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1.  The National Health Service and medical libraries in England. 
This paper provides an overview of the National Health Service in England, including its history, its present structure, and factors that make it different from the U.S. health care system. The NHS libraries and librarians are discussed. The NHS is divided into fourteen regions in England. Three specific NHS libraries in the Wessex region are described--a hospital library, an administrative library, and a patient education library. The problems and accomplishments of NHS librarians are discussed, as well as some similarities between NHS libraries and U.S. medical libraries. Medical librarians are urged to try to understand the medical library scene in England, so that they can Learn from the unique strengths of their counterparts there.
PMCID: PMC227758  PMID: 3947777
2.  Problems of Medical Libraries in Japan 
Reference service in medical libraries should be considered more seriously by the members of the Japan Medical Library Association, as their interest so far has been focused mainly on interlibrary loan service, compilation of union lists and union catalogs, and the business side of library administration. The Association does not have enough funds to be very active, and its membership is limited to the libraries of medical and of some large dental schools. It should open its membership to other medical libraries, such as those of hospitals and medical laboratories, and eventually to individuals.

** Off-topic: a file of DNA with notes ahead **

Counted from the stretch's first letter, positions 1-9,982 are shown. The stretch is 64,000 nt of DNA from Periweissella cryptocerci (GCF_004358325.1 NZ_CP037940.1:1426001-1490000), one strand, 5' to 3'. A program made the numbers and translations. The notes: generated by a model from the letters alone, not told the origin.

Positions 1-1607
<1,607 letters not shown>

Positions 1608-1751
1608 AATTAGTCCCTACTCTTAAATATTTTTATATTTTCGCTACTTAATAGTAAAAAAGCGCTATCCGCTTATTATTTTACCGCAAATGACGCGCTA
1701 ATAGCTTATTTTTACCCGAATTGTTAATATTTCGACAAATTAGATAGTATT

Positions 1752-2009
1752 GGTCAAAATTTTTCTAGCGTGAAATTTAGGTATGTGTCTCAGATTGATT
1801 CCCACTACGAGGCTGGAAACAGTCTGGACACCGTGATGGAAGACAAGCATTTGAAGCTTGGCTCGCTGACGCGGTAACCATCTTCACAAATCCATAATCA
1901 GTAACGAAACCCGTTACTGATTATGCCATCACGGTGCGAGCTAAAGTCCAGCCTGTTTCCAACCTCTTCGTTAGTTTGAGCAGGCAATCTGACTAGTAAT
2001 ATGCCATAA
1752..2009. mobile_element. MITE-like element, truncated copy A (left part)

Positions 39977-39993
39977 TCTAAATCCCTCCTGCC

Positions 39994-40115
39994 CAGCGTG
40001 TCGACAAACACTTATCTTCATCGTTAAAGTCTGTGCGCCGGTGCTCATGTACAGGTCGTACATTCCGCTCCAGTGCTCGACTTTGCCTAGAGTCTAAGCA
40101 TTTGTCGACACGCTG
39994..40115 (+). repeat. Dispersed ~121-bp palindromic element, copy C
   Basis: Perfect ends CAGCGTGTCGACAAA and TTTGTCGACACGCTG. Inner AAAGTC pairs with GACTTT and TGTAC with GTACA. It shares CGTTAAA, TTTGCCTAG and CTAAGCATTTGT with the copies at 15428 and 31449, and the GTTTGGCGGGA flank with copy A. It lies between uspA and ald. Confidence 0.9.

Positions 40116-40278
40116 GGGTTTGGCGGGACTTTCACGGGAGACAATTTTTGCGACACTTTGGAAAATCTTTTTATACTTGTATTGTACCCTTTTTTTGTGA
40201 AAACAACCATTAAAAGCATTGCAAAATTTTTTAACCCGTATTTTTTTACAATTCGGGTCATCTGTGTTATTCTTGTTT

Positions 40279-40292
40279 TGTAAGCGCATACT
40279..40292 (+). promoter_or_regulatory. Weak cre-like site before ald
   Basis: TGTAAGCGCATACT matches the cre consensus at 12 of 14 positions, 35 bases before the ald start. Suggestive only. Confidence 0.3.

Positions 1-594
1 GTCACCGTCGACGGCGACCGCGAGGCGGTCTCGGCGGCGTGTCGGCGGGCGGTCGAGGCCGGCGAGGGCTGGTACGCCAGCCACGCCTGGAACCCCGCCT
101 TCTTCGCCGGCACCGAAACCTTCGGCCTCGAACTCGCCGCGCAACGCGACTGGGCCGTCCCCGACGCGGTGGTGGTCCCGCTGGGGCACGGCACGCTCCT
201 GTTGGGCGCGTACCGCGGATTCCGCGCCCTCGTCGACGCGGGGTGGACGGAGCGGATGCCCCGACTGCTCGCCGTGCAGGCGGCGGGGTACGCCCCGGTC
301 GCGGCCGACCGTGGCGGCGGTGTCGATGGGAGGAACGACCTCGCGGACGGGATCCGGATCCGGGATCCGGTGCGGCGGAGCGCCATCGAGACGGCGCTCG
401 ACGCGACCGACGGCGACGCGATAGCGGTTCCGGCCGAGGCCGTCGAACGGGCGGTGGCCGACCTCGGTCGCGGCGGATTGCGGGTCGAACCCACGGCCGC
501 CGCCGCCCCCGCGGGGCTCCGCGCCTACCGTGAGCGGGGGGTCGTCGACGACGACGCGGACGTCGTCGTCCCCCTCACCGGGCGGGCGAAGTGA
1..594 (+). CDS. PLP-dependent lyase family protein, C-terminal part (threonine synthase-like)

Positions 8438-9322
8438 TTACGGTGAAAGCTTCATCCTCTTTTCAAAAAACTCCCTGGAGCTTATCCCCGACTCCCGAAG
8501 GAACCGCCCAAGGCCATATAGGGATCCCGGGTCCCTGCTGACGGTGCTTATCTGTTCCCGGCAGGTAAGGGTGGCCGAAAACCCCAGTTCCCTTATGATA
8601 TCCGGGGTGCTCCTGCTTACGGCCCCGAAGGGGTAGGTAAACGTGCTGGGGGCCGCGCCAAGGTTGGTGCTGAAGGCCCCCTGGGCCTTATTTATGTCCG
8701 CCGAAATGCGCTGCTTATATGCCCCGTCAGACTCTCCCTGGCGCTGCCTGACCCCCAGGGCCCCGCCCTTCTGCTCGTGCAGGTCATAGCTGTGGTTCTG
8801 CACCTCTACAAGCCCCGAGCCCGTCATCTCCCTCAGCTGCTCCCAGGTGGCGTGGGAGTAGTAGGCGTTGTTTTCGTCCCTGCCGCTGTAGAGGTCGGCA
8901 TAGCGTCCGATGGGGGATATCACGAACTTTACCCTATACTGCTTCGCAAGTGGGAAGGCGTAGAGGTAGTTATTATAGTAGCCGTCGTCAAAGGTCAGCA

Many of the member libraries do not have complete control of their own budget, as each department of the school earmarks part of its budget for the library while it still holds the right of deciding which books and journals are to be bought and keeps a large part of them in its departmental library.
Lack of proper library school education among the library staff is one of the major problems. There are some training courses for medical librarians in the library schools and also some workshops held by the Association, but they are limited in their usefulness by the fact that there are not enough library school graduates who can take advantage of them.
PMCID: PMC198228  PMID: 14223739
3.  NERMLS: The First Year *